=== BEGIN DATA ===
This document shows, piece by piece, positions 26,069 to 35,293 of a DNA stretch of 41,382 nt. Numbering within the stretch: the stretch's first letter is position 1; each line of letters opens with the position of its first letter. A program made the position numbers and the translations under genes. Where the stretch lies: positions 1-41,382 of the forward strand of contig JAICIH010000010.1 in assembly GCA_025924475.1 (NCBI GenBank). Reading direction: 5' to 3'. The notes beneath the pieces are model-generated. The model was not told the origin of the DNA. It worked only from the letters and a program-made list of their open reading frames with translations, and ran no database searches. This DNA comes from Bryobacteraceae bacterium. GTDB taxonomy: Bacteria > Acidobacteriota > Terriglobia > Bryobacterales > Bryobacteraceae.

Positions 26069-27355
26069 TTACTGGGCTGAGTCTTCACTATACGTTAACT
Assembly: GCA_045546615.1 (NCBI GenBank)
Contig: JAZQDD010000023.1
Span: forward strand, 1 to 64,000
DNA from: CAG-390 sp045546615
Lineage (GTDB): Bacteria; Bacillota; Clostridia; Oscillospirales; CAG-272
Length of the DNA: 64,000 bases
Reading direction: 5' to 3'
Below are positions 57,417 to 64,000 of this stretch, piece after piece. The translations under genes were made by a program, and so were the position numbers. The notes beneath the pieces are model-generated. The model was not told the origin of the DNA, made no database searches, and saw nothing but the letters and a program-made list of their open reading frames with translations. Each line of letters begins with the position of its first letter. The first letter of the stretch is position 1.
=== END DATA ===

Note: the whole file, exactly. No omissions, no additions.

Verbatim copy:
This document shows, piece by piece, positions 26,069 to 35,293 of a DNA stretch of 41,382 nt. Numbering within the stretch: the stretch's first letter is position 1; each line of letters opens with the position of its first letter. A program made the position numbers and the translations under genes. Where the stretch lies: positions 1-41,382 of the forward strand of contig JAICIH010000010.1 in assembly GCA_025924475.1 (NCBI GenBank). Reading direction: 5' to 3'. The notes beneath the pieces are model-generated. The model was not told the origin of the DNA. It worked only from the letters and a program-made list of their open reading frames with translations, and ran no database searches. This DNA comes from Bryobacteraceae bacterium. GTDB taxonomy: Bacteria > Acidobacteriota > Terriglobia > Bryobacterales > Bryobacteraceae.

Positions 26069-27355
26069 TTACTGGGCTGAGTCTTCACTATACGTTAACT
Assembly: GCA_045546615.1 (NCBI GenBank)
Contig: JAZQDD010000023.1
Span: forward strand, 1 to 64,000
DNA from: CAG-390 sp045546615
Lineage (GTDB): Bacteria; Bacillota; Clostridia; Oscillospirales; CAG-272
Length of the DNA: 64,000 bases
Reading direction: 5' to 3'
Below are positions 57,417 to 64,000 of this stretch, piece after piece. The translations under genes were made by a program, and so were the position numbers. The notes beneath the pieces are model-generated. The model was not told the origin of the DNA, made no database searches, and saw nothing but the letters and a program-made list of their open reading frames with translations. Each line of letters begins with the position of its first letter. The first letter of the stretch is position 1.